Skeletorus and Sparklemuffin are two new peacock spiders recently discovered in Australia.
Peacock spiders are in the family of jumping spiders, and males of the species are noted for their distinctive mating dances. This behavior includes lifting a leg to a female, and displaying a fan, marked with distinctive stripes.
The spiders, which grow to between 0.1 and 0.3 inches in length, are named for their bright colors, which resemble peacocks. The first of these were discovered in the 19th Century, although they remained largely unstudied by biologists until recently.
Skeletorus (Maratus sceletus) features white stripes on a dark background, resembling a person wearing a skeleton costume. Members of the species are also marked by a small amount of blue on their abdomens.
Sparklemuffin (Maratus jactatus) displays bright red and blue stripes, unlike any other peacock spider. This colorful appearance is distinctive, but is not as different from other peacock spiders as Skeletorus.
"Despite the large number of species we have discovered just in the last few years, I can't help feeling that we may have just scratched the surface of this most exciting group of spiders, and that nature has quite a few more surprises in store," Jürgen Otto, an entomologist who photographs spiders, said.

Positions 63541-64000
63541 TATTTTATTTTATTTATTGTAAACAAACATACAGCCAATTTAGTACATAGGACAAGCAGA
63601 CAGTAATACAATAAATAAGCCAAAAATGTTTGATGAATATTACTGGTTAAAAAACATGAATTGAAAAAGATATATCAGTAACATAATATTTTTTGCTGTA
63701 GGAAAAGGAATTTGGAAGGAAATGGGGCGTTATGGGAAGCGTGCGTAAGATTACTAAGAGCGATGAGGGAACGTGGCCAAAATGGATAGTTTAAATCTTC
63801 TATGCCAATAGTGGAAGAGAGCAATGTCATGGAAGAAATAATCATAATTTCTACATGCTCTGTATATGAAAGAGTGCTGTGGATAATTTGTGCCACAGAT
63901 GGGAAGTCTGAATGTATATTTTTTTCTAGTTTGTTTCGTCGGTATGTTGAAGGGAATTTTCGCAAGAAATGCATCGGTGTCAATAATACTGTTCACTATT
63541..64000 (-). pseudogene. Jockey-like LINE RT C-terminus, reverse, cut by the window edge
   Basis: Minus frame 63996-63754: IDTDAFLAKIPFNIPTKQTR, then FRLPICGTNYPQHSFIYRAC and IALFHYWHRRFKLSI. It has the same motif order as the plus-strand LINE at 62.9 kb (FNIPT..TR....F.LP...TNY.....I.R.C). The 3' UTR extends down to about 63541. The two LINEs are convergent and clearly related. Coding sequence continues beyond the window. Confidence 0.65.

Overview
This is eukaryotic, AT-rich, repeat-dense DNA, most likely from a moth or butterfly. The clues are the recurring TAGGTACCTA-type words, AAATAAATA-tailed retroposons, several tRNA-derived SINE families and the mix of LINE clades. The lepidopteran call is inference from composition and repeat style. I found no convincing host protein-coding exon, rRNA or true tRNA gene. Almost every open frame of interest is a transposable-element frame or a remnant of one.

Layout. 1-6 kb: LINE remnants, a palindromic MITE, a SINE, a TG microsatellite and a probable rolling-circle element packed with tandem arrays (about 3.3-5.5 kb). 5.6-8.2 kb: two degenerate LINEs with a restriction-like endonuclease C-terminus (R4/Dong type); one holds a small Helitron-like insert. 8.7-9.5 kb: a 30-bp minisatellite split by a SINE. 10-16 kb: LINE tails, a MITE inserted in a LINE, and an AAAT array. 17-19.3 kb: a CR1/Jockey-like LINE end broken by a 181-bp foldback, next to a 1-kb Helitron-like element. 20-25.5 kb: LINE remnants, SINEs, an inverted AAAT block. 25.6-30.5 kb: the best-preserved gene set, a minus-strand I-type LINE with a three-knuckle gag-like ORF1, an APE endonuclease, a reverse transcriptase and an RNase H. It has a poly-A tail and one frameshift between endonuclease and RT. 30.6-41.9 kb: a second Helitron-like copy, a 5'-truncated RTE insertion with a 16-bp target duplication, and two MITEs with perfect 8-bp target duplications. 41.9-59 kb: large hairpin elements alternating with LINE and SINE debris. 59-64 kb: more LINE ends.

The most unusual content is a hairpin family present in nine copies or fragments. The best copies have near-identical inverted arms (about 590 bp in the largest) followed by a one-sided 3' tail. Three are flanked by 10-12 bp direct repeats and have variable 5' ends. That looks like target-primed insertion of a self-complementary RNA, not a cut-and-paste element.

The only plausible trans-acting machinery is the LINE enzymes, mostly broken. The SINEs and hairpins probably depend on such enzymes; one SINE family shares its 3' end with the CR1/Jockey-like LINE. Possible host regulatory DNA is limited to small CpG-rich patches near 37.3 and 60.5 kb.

Otto watched one male perform a mating dance, similar to other insects in the same group. The dance began when the male came within an inch or so of his potential mate.
"The spinnerets were extended and flicked around at an amazing speed, one of the legs was flexed like he wanted to show off his muscles, and he moved constantly from one side of the grass blade to the other," Otto said.
Bright markings of peacock spiders may make them more visible to predators than they would be, if their coatings were a solid color. However, this evolutionary disadvantage could be compensated for by increased mating, researchers theorize. Reproduction is among the most-important of all forces in shaping evolution of species.
"[S]trong selection pressures often lead to extreme adaptations in physiology, morphology, and behavior," Madeline Girard, who discovered the new species, told the press.
Skeletorus was named after Skeletor, the primary antagonist in the Masters of the Universe series of cartoons, which also feature He-Man. The fictional villain has a skull for a face, and is dressed in blue and purple, with his head partly covered by a hood.
Discovery of the two new species of peacock spiders was detailed in the journal Peckhamia.